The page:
So how did our day trip go? Well it's a long day. We're picked up at 06:00 am something again. We're the first to be picked up and off we went to pick other people. There were a total of 3 other couples, 2 couples were from America and another couple spoke Spanish. The staff who picked us up gave us a package which contained our train tickets, tickets for the bus in Aguas Calientes, and tickets for Machu Picchu and then he explained how the day's going to work. The staff didn't come along with us, we're just left with the driver who's going to take us to Ollantaytambo where the train station is. What I remembered from that drive was somewhere along the line we passed by towns which were shrouded in fog. It was kinda cool. Then also somewhere along the line we stopped for a while because rocks were falling down from a mountain. I thought it was kinda like an accident thing and the driver was just being cautious and he's waiting until there's no more rock falling, but apparently some works were being done and they're removing the rocks from up there so we had to wait for that. At this point, I didn't know how much further we were to the train station, but I was still calm because our train timing was for 08:53 AM and it's some time away, but apparently the Indian American couple had an earlier train. That must be nerve wrecking for them. When we finally arrived, I told them they better rush. I don't think they, or at least the girl, welcomed the suggestion.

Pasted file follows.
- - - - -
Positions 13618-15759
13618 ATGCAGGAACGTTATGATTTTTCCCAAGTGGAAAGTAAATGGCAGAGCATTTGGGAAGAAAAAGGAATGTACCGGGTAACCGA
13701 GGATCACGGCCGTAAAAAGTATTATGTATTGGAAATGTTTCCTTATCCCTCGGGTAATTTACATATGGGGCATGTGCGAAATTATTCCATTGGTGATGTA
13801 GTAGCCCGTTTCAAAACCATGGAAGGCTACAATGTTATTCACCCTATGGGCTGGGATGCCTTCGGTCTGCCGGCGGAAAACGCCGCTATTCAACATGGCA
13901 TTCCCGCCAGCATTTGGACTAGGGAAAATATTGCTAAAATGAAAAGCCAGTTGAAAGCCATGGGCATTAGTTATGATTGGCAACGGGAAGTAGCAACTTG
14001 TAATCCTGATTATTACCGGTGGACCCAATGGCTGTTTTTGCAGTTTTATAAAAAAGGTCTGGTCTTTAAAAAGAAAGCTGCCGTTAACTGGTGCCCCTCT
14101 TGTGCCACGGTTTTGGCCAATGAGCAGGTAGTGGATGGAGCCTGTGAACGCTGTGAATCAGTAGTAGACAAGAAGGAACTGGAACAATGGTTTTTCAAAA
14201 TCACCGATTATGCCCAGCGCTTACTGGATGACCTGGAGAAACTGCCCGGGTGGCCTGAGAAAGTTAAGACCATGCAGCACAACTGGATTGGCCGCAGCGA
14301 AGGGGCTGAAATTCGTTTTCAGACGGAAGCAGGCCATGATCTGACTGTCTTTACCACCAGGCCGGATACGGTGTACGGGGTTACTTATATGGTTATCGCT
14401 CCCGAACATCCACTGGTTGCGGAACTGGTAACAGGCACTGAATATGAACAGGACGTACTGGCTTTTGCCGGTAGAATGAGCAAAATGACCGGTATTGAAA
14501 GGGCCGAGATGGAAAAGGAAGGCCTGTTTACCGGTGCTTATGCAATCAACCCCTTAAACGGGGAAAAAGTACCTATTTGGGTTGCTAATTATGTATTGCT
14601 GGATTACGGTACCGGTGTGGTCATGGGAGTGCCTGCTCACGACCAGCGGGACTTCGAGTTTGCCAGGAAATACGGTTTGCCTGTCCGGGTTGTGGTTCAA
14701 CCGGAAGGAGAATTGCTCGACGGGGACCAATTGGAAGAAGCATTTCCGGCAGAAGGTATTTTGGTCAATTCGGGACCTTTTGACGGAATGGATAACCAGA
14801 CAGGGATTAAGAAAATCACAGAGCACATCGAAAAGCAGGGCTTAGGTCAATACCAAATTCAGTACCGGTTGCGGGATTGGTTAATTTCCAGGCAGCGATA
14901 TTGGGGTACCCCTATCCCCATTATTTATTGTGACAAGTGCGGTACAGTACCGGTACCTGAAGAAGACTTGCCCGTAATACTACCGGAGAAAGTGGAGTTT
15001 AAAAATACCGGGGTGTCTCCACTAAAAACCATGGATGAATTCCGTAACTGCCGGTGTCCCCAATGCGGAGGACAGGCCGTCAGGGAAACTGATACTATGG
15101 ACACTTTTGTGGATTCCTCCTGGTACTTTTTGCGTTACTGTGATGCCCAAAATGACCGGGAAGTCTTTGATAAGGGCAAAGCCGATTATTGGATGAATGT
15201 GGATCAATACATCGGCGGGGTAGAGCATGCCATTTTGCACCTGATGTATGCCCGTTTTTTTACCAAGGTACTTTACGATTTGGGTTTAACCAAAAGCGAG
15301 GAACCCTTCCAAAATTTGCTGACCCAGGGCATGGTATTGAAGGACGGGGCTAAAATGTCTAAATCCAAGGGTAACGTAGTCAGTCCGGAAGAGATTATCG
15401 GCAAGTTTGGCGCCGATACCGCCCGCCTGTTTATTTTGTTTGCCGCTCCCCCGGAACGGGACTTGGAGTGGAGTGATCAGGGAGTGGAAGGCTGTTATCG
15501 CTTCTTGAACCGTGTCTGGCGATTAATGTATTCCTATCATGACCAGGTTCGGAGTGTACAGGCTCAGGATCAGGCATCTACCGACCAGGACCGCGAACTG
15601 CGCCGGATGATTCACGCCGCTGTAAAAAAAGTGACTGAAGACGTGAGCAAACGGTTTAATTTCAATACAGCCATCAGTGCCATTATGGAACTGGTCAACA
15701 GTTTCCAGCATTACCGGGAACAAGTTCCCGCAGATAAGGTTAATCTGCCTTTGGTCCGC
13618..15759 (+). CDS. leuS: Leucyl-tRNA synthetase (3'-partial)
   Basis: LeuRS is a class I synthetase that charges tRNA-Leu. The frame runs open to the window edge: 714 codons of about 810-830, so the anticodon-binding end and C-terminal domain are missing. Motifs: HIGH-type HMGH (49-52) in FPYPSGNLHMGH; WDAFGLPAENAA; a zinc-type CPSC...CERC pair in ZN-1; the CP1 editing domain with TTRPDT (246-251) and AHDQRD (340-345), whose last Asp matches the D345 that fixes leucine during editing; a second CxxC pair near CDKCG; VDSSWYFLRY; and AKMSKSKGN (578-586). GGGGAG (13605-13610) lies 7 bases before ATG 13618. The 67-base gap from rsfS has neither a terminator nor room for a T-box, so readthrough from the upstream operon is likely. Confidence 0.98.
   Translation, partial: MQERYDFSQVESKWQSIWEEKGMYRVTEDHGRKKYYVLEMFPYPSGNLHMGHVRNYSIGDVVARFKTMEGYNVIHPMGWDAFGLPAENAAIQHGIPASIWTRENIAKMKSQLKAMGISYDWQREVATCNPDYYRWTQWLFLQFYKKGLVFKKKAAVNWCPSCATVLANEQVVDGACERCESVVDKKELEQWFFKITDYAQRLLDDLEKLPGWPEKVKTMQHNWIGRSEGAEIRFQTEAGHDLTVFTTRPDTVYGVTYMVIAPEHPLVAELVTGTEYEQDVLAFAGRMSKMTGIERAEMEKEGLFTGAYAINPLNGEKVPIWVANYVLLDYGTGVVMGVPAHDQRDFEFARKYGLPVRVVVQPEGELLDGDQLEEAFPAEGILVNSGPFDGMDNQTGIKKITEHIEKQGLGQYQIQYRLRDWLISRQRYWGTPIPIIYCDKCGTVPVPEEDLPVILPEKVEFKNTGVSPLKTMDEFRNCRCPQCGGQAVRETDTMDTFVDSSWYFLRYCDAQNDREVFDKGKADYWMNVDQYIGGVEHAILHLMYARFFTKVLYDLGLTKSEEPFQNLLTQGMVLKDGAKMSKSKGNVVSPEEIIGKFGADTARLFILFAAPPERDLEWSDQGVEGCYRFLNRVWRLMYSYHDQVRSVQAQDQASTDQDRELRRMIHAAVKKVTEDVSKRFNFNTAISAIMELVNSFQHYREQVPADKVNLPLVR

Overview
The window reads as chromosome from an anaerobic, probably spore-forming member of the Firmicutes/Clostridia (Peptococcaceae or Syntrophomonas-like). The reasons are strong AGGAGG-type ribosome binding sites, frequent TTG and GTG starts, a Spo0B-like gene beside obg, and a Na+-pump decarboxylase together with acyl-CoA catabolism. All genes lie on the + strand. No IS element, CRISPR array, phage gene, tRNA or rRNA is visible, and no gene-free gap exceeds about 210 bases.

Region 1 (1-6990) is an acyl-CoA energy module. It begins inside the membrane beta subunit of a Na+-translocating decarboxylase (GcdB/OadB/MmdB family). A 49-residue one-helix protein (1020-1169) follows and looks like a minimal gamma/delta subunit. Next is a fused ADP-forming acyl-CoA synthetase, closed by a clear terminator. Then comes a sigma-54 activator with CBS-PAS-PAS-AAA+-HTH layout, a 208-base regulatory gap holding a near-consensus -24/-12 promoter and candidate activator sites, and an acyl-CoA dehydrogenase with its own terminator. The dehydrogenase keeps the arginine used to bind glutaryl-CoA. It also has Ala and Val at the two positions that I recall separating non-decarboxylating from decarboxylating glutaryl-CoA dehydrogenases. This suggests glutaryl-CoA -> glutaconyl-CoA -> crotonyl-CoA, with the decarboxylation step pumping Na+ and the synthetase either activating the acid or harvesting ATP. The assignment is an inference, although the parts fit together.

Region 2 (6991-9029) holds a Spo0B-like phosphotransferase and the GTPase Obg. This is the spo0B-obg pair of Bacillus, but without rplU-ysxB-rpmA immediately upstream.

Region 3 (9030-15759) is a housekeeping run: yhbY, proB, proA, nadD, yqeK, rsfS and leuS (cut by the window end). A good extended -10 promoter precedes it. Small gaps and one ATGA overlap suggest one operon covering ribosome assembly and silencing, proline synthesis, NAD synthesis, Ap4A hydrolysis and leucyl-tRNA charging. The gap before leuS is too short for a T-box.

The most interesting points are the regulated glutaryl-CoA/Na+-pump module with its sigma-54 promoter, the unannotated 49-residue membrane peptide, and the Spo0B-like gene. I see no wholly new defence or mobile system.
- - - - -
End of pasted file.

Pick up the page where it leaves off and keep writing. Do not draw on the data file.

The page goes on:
I don't know why it didn't occur to me that we're going to stay together as one group for this entire trip that me and Gioia just walked ourselves to the train station without consulting the other people. The train station was packed with people. We tried to find a place to wait and a staff pointed to the direction of the waiting area. The waiting area had this small cafe where they sold big brownies and cakes. I managed to find a seat next to a lady who was applying make-up and I thought she was Korean but turned out she was Japanese. Then a tall handsome blonde guy walked in and I did check him out a bit, but then my attention turned to one of the sleepy stray dog under the chair. The dog was kinda big and a guy gave some of his sandwich to the big dog. I don't know if he couldn't finish it or he was being kind. If I recalled correctly there's a little dog that came in, but by then the big dog had finished the sandwich. The whole thing was just kinda cute.